It is both impractical and unwise to expect every individual with a computer connected to the Internet to be a security expert. Yet the current mechanism for dealing with security holes expects end users to constantly monitor security alert Web sites to learn about security flaws and then immediately download and install patches. Patch installation is often difficult, involving a series of complex steps that must be applied in a precise order.

The patch model for Internet security has failed spectacularly. To remedy this, there have been many suggestions for ways to try to shoehorn end users into becoming security experts, including making them financially liable for the consequences of their computers being hijacked by malware or miscreants. (see the "Further information" sidebar)

Notwithstanding the fundamental inequities involved in encouraging people to sign on to the Internet with a single click, and then requiring them to fix flaws in software marketed to them as secure with technical skills they do not possess, many users do choose to protect themselves at their own expense by purchasing antivirus and firewall software. Making this choice is the gold-standard for end-user behavior - they recognize both that security is important and that they do not possess the skills necessary to effect it themselves. When end users participating in the best security practice that can be reasonably expected get infected with a virulent and damaging worm, we must reconsider the notion that end-user behavior can solve or even effectively mitigate the malicious software problem and turn our attention toward both preventing software vulnerabilities in the first place and developing large-scale, robust, and reliable infrastructure that can mitigate current security problems without relying on end-user intervention.


The network telescope and associated security efforts are a joint project of the University of California, San Diego (UCSD) Computer Science and Engineering Department and the Cooperative Association for Internet Data Analysis (CAIDA). We thank Brian Kantor, Jim Madden, and Pat Wilson of UCSD for technical support of the Network Telescope project; Mike Gannis, Nicholas Weaver, Wendy Garvin, Team Cymru, and Stefan Savage for feedback on this document; and the Cisco Product Security Incident Response Team(PSIRT), Wendy Garvin, Team Cymru, Nicholas Weaver, and Vern Paxson for discussion as events unfolded. The Cisco Systems University Research Program, the US National Science Foundation, DARPA, the US Department of Homeland Security, and CAIDA members provided support for this work.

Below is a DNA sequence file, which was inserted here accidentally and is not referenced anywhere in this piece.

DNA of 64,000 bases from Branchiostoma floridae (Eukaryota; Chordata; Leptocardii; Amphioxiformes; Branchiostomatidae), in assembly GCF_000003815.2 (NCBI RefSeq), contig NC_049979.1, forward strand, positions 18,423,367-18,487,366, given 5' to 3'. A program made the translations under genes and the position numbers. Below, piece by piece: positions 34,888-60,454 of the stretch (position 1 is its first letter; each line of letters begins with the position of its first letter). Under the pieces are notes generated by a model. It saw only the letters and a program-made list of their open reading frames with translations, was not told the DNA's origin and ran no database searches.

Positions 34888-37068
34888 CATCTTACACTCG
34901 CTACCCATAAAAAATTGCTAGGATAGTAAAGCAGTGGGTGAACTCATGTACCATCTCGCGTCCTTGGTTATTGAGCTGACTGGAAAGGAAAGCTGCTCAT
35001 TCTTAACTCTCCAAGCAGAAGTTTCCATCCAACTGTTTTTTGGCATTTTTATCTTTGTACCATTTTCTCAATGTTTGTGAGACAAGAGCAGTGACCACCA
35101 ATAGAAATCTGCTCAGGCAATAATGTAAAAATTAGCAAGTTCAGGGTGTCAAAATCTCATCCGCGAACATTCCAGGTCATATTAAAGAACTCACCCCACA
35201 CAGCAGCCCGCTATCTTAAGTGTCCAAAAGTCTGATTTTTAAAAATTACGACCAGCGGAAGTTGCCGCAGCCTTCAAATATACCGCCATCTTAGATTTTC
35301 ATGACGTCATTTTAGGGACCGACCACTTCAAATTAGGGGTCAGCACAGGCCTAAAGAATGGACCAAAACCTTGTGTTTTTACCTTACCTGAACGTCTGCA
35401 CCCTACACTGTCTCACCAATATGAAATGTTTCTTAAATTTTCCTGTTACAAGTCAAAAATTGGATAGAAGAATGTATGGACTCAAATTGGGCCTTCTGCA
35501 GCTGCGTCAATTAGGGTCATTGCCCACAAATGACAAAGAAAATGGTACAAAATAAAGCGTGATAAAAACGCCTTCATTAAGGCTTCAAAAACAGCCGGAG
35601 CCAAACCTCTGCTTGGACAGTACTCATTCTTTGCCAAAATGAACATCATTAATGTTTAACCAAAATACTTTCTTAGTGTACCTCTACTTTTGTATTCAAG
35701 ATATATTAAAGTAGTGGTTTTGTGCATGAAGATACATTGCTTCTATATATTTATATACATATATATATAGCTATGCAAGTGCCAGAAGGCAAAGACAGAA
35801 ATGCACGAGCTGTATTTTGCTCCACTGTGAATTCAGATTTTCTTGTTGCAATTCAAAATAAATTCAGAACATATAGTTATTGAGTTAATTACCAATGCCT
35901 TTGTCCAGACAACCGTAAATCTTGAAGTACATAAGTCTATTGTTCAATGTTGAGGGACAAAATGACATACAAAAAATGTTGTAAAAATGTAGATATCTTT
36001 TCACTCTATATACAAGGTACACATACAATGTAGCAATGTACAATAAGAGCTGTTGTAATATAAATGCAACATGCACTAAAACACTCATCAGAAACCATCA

1. D. Moore et al., "Inside the Slammer Worm," IEEE Security & Privacy, vol. 1, no. 4, 2003, pp. 33-39.
  2. S. Staniford, V. Paxson, and N. Weaver, "How to 0wn the Internet in Your Spare Time," Proc. 11th Usenix Security Symp. (Security'02), Usenix Assoc., 2002.
  3. D. Moore et al., "Internet Quarantine: Requirements for Containing Self-Propagating Code," Proc. 22nd IEEE Infocom, 2003, IEEE CS Press, 2003. (PDF)
Further information

For more information about the UCSD Network Telescope and other Internet worms, see Animations of the spread of the worm in the US and throughout the world are also available at

Additional resources include:

Colleen Shannon is a senior security researcher at the Cooperative Association for Internet Data Analysis (CAIDA) at the San Diego Supercomputer Center (SDSC) at the University of California, San Diego (UCSD). She is currently working toward her BS in biology from UCSD. Her research interests focus on network security, including wide-area traffic measurement, data collection and distribution, network application identification, and risk analysis.

David Moore is the assistant director of CAIDA and a PhD candidate in the UCSD Computer Science Department. He received a BS in computer science and a BA in mathematics from UCSD. His research interests include high-speed network monitoring, denial-of-service attacks and infrastructure security, and Internet traffic characterization.

IEEE Security & Privacy's Web site is maintained by Monette Velasco